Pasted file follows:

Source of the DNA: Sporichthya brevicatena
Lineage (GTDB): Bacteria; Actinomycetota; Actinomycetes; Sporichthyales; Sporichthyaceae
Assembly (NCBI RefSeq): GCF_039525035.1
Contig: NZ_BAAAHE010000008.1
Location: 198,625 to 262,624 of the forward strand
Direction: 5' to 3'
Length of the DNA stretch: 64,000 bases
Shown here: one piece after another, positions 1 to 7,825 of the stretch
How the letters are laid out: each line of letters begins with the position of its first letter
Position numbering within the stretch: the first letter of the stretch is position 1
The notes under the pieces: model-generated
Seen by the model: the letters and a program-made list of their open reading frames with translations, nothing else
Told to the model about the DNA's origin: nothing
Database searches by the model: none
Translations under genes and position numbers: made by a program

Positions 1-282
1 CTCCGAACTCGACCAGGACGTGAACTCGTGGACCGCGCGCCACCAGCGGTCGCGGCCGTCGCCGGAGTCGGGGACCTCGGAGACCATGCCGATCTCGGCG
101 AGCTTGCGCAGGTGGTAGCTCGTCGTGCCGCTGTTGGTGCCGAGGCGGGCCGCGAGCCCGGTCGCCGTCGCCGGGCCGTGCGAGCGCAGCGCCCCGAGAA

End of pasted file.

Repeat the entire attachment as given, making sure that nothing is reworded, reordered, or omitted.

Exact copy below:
Source of the DNA: Sporichthya brevicatena
Lineage (GTDB): Bacteria; Actinomycetota; Actinomycetes; Sporichthyales; Sporichthyaceae
Assembly (NCBI RefSeq): GCF_039525035.1
Contig: NZ_BAAAHE010000008.1
Location: 198,625 to 262,624 of the forward strand
Direction: 5' to 3'
Length of the DNA stretch: 64,000 bases
Shown here: one piece after another, positions 1 to 7,825 of the stretch
How the letters are laid out: each line of letters begins with the position of its first letter
Position numbering within the stretch: the first letter of the stretch is position 1
The notes under the pieces: model-generated
Seen by the model: the letters and a program-made list of their open reading frames with translations, nothing else
Told to the model about the DNA's origin: nothing
Database searches by the model: none
Translations under genes and position numbers: made by a program

Positions 1-282
1 CTCCGAACTCGACCAGGACGTGAACTCGTGGACCGCGCGCCACCAGCGGTCGCGGCCGTCGCCGGAGTCGGGGACCTCGGAGACCATGCCGATCTCGGCG
101 AGCTTGCGCAGGTGGTAGCTCGTCGTGCCGCTGTTGGTGCCGAGGCGGGCCGCGAGCCCGGTCGCCGTCGCCGGGCCGTGCGAGCGCAGCGCCCCGAGAA